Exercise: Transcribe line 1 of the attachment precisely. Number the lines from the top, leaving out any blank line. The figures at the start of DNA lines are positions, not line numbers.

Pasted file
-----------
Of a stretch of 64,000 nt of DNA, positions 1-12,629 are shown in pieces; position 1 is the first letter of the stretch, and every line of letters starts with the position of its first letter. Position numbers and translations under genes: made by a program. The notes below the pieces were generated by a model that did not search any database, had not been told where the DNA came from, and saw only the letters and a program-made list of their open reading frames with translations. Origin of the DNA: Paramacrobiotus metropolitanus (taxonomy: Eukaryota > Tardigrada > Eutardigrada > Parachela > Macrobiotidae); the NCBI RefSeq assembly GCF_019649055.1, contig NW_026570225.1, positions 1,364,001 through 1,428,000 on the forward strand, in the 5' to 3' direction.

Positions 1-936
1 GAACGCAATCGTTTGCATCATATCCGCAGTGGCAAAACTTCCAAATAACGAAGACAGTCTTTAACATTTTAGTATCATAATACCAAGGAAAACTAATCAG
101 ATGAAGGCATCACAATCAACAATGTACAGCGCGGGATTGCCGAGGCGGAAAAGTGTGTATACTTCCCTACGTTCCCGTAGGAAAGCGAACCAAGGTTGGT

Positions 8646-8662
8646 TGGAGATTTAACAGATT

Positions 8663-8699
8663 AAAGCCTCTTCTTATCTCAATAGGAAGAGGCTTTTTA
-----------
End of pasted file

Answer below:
Of a stretch of 64,000 nt of DNA, positions 1-12,629 are shown in pieces; position 1 is the first letter of the stretch, and every line of letters starts with the position of its first letter. Position numbers and translations under genes: made by a program. The notes below the pieces were generated by a model that did not search any database, had not been told where the DNA came from, and saw only the letters and a program-made list of their open reading frames with translations. Origin of the DNA: Paramacrobiotus metropolitanus (taxonomy: Eukaryota > Tardigrada > Eutardigrada > Parachela > Macrobiotidae); the NCBI RefSeq assembly GCF_019649055.1, contig NW_026570225.1, positions 1,364,001 through 1,428,000 on the forward strand, in the 5' to 3' direction.